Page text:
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(60.)-Loan's Pearmain, is an excellent sauce apple, is a good bearer, and will keep.
APPLES FOR DESSERT OR CULINARY PURPOSES.
Par. 61.-Hawthorne Dean; this apple, for the beauty of its bloom, the beauty of its fruit, its fine flavour when in season, together with its wonderful bearing, surpasses every apple now in cultivation if the trees stand where they can have the benefit of the sun, the fruit will look as handsome as a beautiful peach; it is handsomely formed, of a whitish yellow ground, and a brilliant pink next the sun; they are very full of juice, and the flavour universally admired while in season; it is generally in perfection. through the month of September, although they are used much earlier, and till the end of October. If this apple would keep, there would not be such an apple in cultivation, for many of them grow large for kitchen purposes, while the small ones produce a beautiful and delicious fruit for the dessert, and it is thought by many it would make fine cider: but to have this fruit handsome it is absolutely necessary to plant the trees
where the fruit will receive the sun, otherwise it will be of a pale colour. I know of no plant or shrub in cultivation that would adorn the shrubbery more than this tree; for the bloom is extremely handsome in the spring, and in the summer the fruit would not be passed without being admired.
(62.)—Hertfordshire Pearmain; this is an exceedingly fine apple for winter, it is rather of a red russet colour, the small ones are handsome for the table, having a very fine flavour; the large ones are most excellent for kitchen purposes.
(63.)-Kirke's Lord Nelson; this apple is one of Mr. Kirke's finest productions, it is a great bearer, and very handsome; good for table or sauce, is in perfection in October, and will keep till spring.
(64.)—French Crab, called by some the everlasting pippin; this is a very firm green apple, it is good for culinary purposes through winter, and in spring is a very fine table fruit; it will keep good till the early summer apples come in, and may be considered one of the most useful
apples in cultivation : it might be grown in the country to very great advantage for the London markets, for they are so firm they will not bruise like other apples, and in the spring they always fetch a great price.
65.-Nonsuch; this well-known apple deserves cultivation, it is a great bearer, and very good for kitchen purposes; and for those who are fond of a sharp juicy apple, they will do for the dessert; it ripens late in summer, but will not retain it flavour long after it is ga thered.
(66.)-Norfolk Paradise; this is a handsome apple for table, and very good for sauce; it will keep through the winter.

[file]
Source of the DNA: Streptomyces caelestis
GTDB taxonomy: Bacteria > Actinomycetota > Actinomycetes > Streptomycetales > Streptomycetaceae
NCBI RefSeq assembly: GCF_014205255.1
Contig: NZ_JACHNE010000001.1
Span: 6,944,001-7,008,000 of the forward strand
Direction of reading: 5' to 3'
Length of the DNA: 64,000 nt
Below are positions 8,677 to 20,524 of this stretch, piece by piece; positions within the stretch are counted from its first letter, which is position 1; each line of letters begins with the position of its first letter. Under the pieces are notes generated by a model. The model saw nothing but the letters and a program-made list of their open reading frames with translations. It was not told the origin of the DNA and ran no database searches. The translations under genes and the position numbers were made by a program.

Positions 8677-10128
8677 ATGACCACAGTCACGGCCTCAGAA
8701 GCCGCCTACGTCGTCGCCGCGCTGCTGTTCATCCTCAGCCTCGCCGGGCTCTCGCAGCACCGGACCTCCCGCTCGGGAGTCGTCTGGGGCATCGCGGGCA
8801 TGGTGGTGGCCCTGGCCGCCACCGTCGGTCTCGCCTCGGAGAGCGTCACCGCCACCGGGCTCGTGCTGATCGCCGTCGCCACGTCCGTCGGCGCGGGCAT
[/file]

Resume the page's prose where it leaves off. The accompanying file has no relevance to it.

(67.)-Woodstock, or Blenheim Pippin; this apple was produced at Woodstock, the seat of the Duke of Marlborough; it is a most excellent apple for all purposes; it ripens in October, and will keep good some time.
(68.)-Mank's Codlin; this is one of the greatest bearers we have; the fruit is handsomely formed, of a pale yellow colour, and where the sun can get at them they turn of a
beautiful pale pink; it is full of fine rich juice, and good for all purposes; the bloom is not excelled by any; it is nearly as handsome as a rose; it is further to be recommended to plant as dwarfs in the shrubbery, for its great blooming and bearing prevents its growing so large as many sorts; it is in perfection about September, but will not keep long.
(66.)-Pile's Russet; this is an old, wellknown excellent keeping apple, and good for all purposes.
(70.)-Braddick's Nonpareil; this apple, which is rather new and not much known, deserves to be recommended; it partakes much of the old nonpareil in flavour, but is an earlier apple: it is nearly of a russet colour, fine melting flesh, and full of rich juice; some of them grow a tolerable size, which will do for culinary purposes, and the small ones afford a fine dessert; it is in perfection about November, and will keep and retain its juices; it is a great bearer.
Par. 71.-I have now furnished my readers
with a collection of the best sorts of apples now in cultivation, for the different purposes as described in the character of each apple. Although there are more very good apples, there are a great many not worth recommending; indeed there are some I could mention superior to some of those in the list, but what a disappointment it is when your crops continually fail! Some may say, why leave out such and such a sort, where it may probably be a favourite? but there is such a confusion in the names of apples, that it is likely to be in this list under another name, for there are several among them I know to have three or four different names: but these are properly named as known by the Horticultural Society, and the principal nurserymen round London.
Some may think, if they see a tree full of fruit it must be a good bearer, but I have known some of the most shy bearers (by chance) produce a fine crop; it is therefore necessary to watch its general bearing: such fruits as I have described here I have thoroughly tried, and chosen them from a very large collection; I can